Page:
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…at the Creativity and Collaboration retreat, coming up this weekend in Asilomar, CA. The retreat’s for the creatives that work in the museum and exhibit space, and even in this stressed economy (because of the stressed economy?) it sold out quickly.
C2 has brought in people from outside the exhibits field to act as “instigators,” a role I’m pretty happy to take on. I’m the games (or play) instigator, along with Harley DuBois of Burning Man, Kate Shaw of LucasArts, and storyteller Tierney Thys. Mike Petrich and Karen Wilkenson from the Exploratorium’s Learning Studio round out the field of presenters. Very nice company to be in.
I’m designing a new game to run during the retreat (the idea of 100 people coming for these reasons is certainly an inspiration) called Faces In The Crowd – a kindler, gentler version of my game Spy School from Come Out & Play 2006… with invaluable assistance from Nina Simon of Museum 2.0. And feeling strangely calm about it all. Photo by yuzu via Flickr and Creative Commons.
An article in the WSJ thinks maybe not, and I agree. As noted in a NYT article last month, OPEC has succeeded in cutting production and stabilizing prices. As the price of oil climbs steadily back up to the level that held when we played the World Without Oil game, even in the face of a global recession and shaky demand, one has to wonder if we played it and now it’s time to live it…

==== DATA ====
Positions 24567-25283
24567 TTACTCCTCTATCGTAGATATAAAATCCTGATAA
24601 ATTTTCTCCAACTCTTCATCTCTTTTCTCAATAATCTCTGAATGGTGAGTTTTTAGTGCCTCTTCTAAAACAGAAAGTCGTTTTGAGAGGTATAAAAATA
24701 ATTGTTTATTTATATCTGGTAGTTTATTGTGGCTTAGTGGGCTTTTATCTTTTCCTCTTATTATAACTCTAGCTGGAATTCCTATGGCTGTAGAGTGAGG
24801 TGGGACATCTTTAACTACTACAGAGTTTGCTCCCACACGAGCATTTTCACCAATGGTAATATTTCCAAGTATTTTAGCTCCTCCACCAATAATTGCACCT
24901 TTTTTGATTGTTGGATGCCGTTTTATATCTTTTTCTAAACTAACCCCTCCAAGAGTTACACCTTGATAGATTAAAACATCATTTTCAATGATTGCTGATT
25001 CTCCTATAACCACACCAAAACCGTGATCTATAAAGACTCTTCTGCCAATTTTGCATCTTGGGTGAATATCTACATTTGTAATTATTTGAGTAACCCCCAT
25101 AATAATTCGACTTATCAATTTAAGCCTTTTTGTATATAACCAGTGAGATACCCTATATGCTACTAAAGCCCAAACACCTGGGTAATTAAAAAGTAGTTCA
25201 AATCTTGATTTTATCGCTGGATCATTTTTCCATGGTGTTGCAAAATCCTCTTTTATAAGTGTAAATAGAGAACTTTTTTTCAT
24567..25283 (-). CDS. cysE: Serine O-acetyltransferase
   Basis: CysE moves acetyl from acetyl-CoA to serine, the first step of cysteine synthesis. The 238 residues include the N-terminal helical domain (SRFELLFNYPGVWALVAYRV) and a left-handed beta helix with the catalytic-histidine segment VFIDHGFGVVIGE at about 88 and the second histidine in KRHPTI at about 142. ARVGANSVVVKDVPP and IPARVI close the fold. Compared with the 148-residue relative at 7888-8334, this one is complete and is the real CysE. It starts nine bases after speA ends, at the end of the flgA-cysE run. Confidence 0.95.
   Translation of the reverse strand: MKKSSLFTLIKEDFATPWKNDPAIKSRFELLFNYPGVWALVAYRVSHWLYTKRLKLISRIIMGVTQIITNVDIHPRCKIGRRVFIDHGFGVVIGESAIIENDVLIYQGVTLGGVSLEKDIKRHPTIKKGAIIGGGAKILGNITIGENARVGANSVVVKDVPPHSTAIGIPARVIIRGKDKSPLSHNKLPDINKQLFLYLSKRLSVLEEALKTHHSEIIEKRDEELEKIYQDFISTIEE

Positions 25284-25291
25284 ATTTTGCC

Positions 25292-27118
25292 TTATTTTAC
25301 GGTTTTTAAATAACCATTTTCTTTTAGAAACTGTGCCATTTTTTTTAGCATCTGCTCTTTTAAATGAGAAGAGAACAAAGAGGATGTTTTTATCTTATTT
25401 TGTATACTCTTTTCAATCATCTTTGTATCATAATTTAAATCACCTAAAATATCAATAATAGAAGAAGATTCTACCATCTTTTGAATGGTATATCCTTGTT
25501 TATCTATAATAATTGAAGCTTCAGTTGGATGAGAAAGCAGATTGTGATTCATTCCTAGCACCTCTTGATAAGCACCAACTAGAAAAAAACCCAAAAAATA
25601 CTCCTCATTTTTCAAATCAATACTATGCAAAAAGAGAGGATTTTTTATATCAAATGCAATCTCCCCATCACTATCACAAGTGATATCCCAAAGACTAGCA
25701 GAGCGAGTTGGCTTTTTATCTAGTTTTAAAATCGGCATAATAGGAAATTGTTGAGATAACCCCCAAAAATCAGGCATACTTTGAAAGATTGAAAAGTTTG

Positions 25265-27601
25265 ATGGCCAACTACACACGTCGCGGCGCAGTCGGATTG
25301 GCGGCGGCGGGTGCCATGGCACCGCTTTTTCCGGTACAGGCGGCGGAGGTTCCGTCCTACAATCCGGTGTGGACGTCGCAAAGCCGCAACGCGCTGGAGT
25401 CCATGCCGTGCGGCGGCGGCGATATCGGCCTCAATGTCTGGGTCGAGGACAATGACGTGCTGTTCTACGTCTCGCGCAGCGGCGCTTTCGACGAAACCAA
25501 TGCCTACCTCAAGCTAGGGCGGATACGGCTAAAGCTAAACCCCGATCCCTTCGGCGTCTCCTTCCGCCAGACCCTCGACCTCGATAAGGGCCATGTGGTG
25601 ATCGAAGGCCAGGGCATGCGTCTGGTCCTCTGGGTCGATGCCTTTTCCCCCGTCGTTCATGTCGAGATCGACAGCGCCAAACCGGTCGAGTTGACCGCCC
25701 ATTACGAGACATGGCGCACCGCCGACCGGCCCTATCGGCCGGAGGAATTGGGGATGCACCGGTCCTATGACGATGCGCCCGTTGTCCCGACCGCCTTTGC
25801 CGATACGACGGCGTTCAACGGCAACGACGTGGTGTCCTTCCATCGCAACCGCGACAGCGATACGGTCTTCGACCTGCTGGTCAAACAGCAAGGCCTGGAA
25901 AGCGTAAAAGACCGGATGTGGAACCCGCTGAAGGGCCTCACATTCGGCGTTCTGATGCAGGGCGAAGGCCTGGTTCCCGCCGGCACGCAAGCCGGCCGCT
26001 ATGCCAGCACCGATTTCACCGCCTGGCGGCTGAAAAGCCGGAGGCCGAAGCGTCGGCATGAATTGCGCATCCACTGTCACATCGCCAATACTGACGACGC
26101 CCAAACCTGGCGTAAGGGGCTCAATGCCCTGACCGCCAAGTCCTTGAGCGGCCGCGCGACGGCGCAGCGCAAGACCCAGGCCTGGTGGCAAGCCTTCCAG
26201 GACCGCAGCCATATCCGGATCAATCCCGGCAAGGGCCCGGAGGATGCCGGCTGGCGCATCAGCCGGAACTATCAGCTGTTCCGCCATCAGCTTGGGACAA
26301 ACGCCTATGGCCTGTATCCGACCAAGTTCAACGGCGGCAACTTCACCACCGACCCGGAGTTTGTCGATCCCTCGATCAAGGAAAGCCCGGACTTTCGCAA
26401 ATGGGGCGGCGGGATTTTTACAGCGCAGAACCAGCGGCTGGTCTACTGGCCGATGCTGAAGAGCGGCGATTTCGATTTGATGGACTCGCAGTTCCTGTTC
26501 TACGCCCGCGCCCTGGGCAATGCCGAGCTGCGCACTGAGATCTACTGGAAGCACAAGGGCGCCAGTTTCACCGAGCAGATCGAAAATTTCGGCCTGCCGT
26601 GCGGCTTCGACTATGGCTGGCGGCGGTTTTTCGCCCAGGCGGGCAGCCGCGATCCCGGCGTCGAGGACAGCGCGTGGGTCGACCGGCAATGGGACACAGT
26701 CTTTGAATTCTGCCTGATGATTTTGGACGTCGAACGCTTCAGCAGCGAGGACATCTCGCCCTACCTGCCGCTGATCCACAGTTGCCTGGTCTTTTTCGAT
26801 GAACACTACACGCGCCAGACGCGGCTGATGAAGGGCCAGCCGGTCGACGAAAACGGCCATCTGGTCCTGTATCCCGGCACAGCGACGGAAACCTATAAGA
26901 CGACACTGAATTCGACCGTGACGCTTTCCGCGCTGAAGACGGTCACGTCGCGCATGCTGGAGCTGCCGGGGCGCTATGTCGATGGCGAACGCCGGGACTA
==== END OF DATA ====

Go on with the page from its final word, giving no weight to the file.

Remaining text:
Faithful forwarder Laurel refers us to this article in the Boston Globe about happiness studies – will new data about what actually makes people happier change our policies as well as our thinking? This quote from it caught my eye:
Others have begun to think about how happiness data might change where people live. For example, the trade-off between house size and commute length is familiar to every suburbanite, but as Cornell economist Robert Frank has pointed out, the two things affect our mood in different ways. While we quickly adapt to a bigger house and start taking it for granted, research suggests that a long, trafficky commute is something we never adjust to, and that even grows more onerous with time. Work like this could give added heft to arguments for policy measures like higher gas taxes, and for zoning laws that concentrate housing and cut down on traffic and commuting distances – arguments that now tend to be cast chiefly in environmental terms, but which also might push people toward decisions that make them happier in the long term.
This echoes discoveries made in the World Without Oil game. People engaged in the game made similar discoveries: when the oil shock made their commutes more painful in the wallet, people began to rethink the exurban lifestyle. One wonders if serious alternate reality games might be a way for researchers to cross-check their happiness studies?